At 22 years of age, I'm starting to think I may have already hit my peak with repacks.
In terms of sheer quality, it's going to take quite a lot to top the Buster Posey rookie/Babe Ruth as a Dodger combo I pulled the last time around.
Will that stop me from buying more repacks?
Hell, no! What, are you crazy or something?
I may have been spoiled by that last break, but I'll always have a place in my heart for repacks. I learned long ago that the sheer fun of opening one of these things is far more important then the actual cards I pull.
Even so, that doesn't mean I don't try and hedge my bets every once in a while. During another recent trip to Target with my dad, I went all the way back to the very last repack on the hanger before finding one with an interesting "cover boy".
Once I saw this Tony Clark staring out at me from the little window, I knew I had to have it. I've always been a sucker for horizontal action shots like these.
Besides, you can never go wrong with late '90s Stadium Club.
Clark wasn't even the only sliding star in this repack.
This "play at the plate" of E.Y. Junior has to be one of the better rookie cards in recent memory.
Going along with that, this particular repack advertised its special inclusion of five rookie cards.
I didn't check and make sure that this thing followed through with its promise, but I did take note of a couple of the ones I pulled.
Chris Duncan and Conor Jackson have been in my binders for quite a while now, but both one-time hot prospects have pretty much flamed out by now.
Sadly, neither are in baseball as of 2014.
As you probably already know by now, repacks are always good for a surprise or two.
During the 1990's, Pacific was the unquestioned king of thinking outside of the box. Crown-shaped cards like this Mo Vaughn are just the top of the iceberg.
They don't cooperate very well with nine-pocket pages, though.
Perhaps the best card I pulled from this repack was the '85 Topps "Record Breaker" Dwight Gooden you see above.
With a whopping 276 K's, "Doc" still holds the mark for most strikeouts by a rookie. I'm not sure if that'll ever be broken.
As far as the cards go, this four-dollar repack was a bit underwhelming.
Like I said, though, that's really second nature to simply digging through all that glorious cardboard.
It certainly didn't stop me from picking up yet another repack a couple weeks later.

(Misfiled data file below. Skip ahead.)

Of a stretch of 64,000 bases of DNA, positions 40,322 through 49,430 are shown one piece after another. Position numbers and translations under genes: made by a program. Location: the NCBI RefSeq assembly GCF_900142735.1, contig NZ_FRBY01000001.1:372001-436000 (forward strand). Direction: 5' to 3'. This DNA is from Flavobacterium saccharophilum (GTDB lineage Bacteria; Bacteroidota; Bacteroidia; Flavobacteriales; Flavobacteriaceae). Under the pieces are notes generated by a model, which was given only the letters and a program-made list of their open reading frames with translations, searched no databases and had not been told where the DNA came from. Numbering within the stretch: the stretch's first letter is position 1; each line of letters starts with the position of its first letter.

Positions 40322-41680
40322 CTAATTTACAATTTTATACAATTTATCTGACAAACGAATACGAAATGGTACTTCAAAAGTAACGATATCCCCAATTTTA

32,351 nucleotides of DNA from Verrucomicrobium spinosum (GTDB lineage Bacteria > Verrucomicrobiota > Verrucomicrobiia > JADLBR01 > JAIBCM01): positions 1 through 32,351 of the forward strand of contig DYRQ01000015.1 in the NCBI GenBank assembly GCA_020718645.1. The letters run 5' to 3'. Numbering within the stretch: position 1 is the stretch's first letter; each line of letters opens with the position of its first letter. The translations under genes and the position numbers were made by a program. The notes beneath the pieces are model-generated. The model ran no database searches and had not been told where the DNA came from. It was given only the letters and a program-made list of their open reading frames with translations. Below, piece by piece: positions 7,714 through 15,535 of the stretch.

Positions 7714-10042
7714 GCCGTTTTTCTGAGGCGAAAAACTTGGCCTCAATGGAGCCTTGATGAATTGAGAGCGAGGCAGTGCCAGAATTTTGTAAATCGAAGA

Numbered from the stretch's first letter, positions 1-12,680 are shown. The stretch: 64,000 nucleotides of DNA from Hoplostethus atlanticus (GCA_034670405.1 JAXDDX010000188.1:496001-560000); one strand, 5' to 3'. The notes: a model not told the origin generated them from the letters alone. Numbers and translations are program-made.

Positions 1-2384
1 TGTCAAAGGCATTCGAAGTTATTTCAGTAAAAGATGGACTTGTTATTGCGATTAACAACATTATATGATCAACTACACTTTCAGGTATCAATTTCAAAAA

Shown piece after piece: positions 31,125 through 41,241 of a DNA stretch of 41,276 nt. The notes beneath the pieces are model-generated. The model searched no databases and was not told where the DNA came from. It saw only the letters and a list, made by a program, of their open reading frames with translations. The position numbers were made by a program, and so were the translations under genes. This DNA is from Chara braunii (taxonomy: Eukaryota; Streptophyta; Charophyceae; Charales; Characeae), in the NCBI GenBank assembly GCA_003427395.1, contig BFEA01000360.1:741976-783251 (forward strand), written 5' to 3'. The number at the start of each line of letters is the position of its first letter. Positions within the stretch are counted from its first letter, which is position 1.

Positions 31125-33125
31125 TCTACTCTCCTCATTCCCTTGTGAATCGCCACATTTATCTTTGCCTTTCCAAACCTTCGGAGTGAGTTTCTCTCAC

Once again, I made sure to select one with an intriguing "cover boy" on the front. I found just that with this 1997 Upper Deck Jason Kendall.
I'd go out on a limb and say that '97 UD may just be the most underrated set in history. Not only does it feature a slew of awesome action shots, but it provides concise dates for each and every one.
I can go to sleep knowing that this photo of a hustling Jason Kendall was snapped on June 30th, 1996.
No extensive research needed.
My local Target has two floors, both of which have cards.
The repacks on the top floor are the ones with the five rookie cards, which is where I purchased the first one I featured in this post.
The repacks on the ground floor, however, include unopened packs of 1989 Fleer and 2012 Topps Update. Most of the repacks I've featured on this blog have come from the bottom floor, this one included.
My 2012 Update pack wasn't anything spectacular, though I was able to hand that Gavin Floyd over to Jeff at our card show meet-up a couple weeks ago.
The '89 Fleer proved to be the better of the two, netting me a new Bill Buckner for my Royals binder.
The loose cards in this pack weren't half bad, either.
I've had the standard copy of the dirt-eating Luis Gonzalez in my collection for a while now.
It's nice to be able to supplement it with this "silver signature" parallel.
Most of these bottom floor repacks come with a hearty helping of UK minis.
And, despite what you may think, they're not no-namers. Eddie Murray and Don Mattingly were just a couple of the UK greats that graced this repack.
Other people might not like these, but you certainly won't hear any "Anarchy in the UK" peeps from me.
I'm always on board with minis.
Inserts aren't usually a huge part of repacks, but this assortment included a couple nice ones.
This neat Vinny Castilla hails from the 2000 SP Authentic "United Nations" series. These shiny inserts feature flags from the home countries of different ballplayers, including Castilla and his Mexican heritage.
I don't know about you, but I can't think of Mexican baseball without referencing Steve Nebraska.
Now this is what an insert should look like.
Not too flashy, but different enough to make things interesting. If the wacky colors and blurred letters don't give it away, this Ripken was part of Pacific's "Seismic Force" insert series from the 1999 Invincible brand.
Man, do I miss Pacific.
Much like the repack that spoiled me, the king of this break was probably yet another issue from the 1992 Conlon Babe Ruth series.
You're not going to find many better action shots of "The Great Bambino". It doesn't come close to matching a card of Ruth as a Dodger, but I can't complain.
With 100 cards for just four bucks, you really can't go wrong.
I've never discussed repacks at length with anyone in my life, but I'd bet a lot of other collectors look down at them as worthless scraps.
Then again, those are probably the same types of people who dropped big bucks on Chris Duncan back in the day.
I could care less what they think.